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Posts Tagged ‘Sree Sreenivasan’

Update: Now the #twutorial slides are on SlideShare’s “most popular” page, with more than 14,000 views.

SlideShare ranks way behind Facebook, Twitter, YouTube, Instagram, Pinterest and lots of other social tools in the social media pecking order. But some slides I posted there last week (above) got more views than all but one blog post I ever wrote. And a slide show I posted last year got more views than any blog post I ever wrote.

My experience with SlideShare shows how even second-tier or third-tier social tools offer important engagement opportunities that journalists, educators and trainers should keep in mind.

I am as likely as anyone to make fun of PowerPoint presentations. I’m more likely to be annoyed by someone who reads his slides to me than I am to remember a speaker’s slide presentation. I’ve never browsed SlideShare myself to look at others’ slides and I seldom browse very far into a deck when I find one online with a blog post or linked to from a tweet or Facebook update. I’m not the audience of SlideShare, but I certainly am a user.

I believe in results. And SlideShare metrics show that slides work for some people. So I keep using slides in my workshops and SlideShare keeps showing those slides to far more people than my workshops reach (my 130 presentations and other documents have more than 220,000 views on SlideShare). (more…)

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Since I wrote yesterday about overcoming obstacles, I thought this would be a good time to republish this post from my Training Tracks blog at the American Press Institute. I think it’s the first time where I discussed this in writing, though I know I have repeated the point in writing and speaking many time. It’s one of the principles of journalism practice that I believe most strongly.

I edited lightly to update, adding a few links, but have not checked the links I published at the time to see if they are still active, though I think I should leave them in either way. This was published originally Aug. 16, 2005. Frankly, I’m a little disappointed with the writing; I tried to tie two points together and probably should have addressed them separately. But this is an archival post, not a rewrite.

The post refers to some other posts about computer-assisted reporting. I will republish those posts soon. The post refers to a comment by Iqbal Tamimi on one of those posts. Because the original post is no longer online, I can no longer find the full comment.

I figured I was done writing about journalists and computers for a while after three posts on the subject in a month’s time. But then I heard Sree Sreenivasan. And then Iqbal Tamimi wrote me. So I’m addressing the topic one more time.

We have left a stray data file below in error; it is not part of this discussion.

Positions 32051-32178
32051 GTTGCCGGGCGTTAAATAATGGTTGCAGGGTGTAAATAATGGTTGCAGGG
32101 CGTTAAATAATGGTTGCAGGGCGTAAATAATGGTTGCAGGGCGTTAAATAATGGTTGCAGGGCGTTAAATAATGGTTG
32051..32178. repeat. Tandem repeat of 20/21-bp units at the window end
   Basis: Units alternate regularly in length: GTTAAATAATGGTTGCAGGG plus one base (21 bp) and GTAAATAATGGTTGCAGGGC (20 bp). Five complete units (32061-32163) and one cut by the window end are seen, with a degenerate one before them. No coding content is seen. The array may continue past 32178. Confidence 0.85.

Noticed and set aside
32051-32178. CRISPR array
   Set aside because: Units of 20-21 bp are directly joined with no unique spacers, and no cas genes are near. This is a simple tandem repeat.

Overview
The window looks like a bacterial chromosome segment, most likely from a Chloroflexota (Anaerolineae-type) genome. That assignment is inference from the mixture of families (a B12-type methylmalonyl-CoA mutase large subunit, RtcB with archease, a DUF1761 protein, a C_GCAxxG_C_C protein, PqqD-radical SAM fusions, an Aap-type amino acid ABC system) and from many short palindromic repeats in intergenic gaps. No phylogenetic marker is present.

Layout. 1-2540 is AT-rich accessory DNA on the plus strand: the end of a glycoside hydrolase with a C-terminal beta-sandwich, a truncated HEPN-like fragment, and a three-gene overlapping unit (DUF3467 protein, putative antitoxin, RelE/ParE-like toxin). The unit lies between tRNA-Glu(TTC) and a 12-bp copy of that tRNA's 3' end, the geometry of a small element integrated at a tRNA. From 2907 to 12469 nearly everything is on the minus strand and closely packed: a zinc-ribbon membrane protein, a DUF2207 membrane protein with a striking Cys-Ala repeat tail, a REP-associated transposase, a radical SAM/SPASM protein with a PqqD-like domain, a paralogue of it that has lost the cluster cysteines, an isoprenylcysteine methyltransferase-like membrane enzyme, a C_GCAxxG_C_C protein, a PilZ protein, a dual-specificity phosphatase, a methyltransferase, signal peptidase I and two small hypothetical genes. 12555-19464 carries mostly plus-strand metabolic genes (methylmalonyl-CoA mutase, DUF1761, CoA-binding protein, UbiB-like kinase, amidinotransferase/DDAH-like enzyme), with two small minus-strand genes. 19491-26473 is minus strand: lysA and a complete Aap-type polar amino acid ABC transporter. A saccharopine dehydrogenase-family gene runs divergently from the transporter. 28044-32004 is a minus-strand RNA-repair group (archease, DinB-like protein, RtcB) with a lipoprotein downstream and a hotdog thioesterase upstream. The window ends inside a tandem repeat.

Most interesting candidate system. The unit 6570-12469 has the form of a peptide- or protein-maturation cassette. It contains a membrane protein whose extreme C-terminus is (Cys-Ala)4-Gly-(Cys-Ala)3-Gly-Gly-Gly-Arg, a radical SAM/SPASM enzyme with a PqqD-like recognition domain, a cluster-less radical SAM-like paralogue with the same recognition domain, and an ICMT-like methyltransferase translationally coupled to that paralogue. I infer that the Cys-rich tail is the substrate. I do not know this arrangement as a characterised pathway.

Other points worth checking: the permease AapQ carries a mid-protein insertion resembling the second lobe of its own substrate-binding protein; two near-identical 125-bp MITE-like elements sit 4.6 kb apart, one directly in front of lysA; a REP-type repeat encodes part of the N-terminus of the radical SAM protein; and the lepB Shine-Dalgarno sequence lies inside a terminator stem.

I’ve read Sree’s “Web Tips” columns for a few years now. He wrote once about the “No Train, No Gain” web site that I help Dolf Els run along with some other newsroom trainers. After Sree interviewed me for that column, we’ve kept in occasional touch by e-mail and we finally met in June, when I spoke at a conference of the South Asian Journalists Association, of which Sree is a founder. I finally heard Sree train journalists last week at API’s seminar for news editors and copy desk chiefs. (more…)

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My friend Sree Sreenivasan made me cringe when he referred to me as a “digital media expert” in his review of TBD‘s launch.

The truth is that I’m still fumbling around in TBD’s content management system. The digital natives I work with could sit through one or two sessions of CMS training and take off in a sprint. I need time to stumble around, make mistakes, ask questions, have someone show me how to do something a second or third time. But when I received CMS training, I was busy preparing for the launch and our previews for the news media (blog post on that experience coming soon). I didn’t have much time for practicing what I’d just learned. And my colleagues were so busy testing the CMS and fixing bugs that I didn’t want to slow them down to answer the old guy’s questions. Some expert, huh?

The reason I am confessing how old I feel at times in my youthful newsroom instead of boasting about how these whippersnappers help keep me young (thankfully, they often do) is that one of the brightest young whippersnappers in journalism has just written one of the smartest things I’ve seen about the generational divide in the news business. Before you finish reading this, read Generations in the Desert by DigiDave (David Cohn). This is a response to Dave, so this will make more sense if you read him first, even though I will quote a long passage: (more…)

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Journalism professor Julie Posetti has compiled a helpful analysis of the use of Twitter by political journalists in Australia, The #Spill Effect: Twitter Hashtags and Australian Political Journalism.

I highly recommend reading it and will deliberately not quote or summarize it extensively here because you should just read it. I will. though, note her summary of the various ways political journalists in Australia are using Twitter: (more…)

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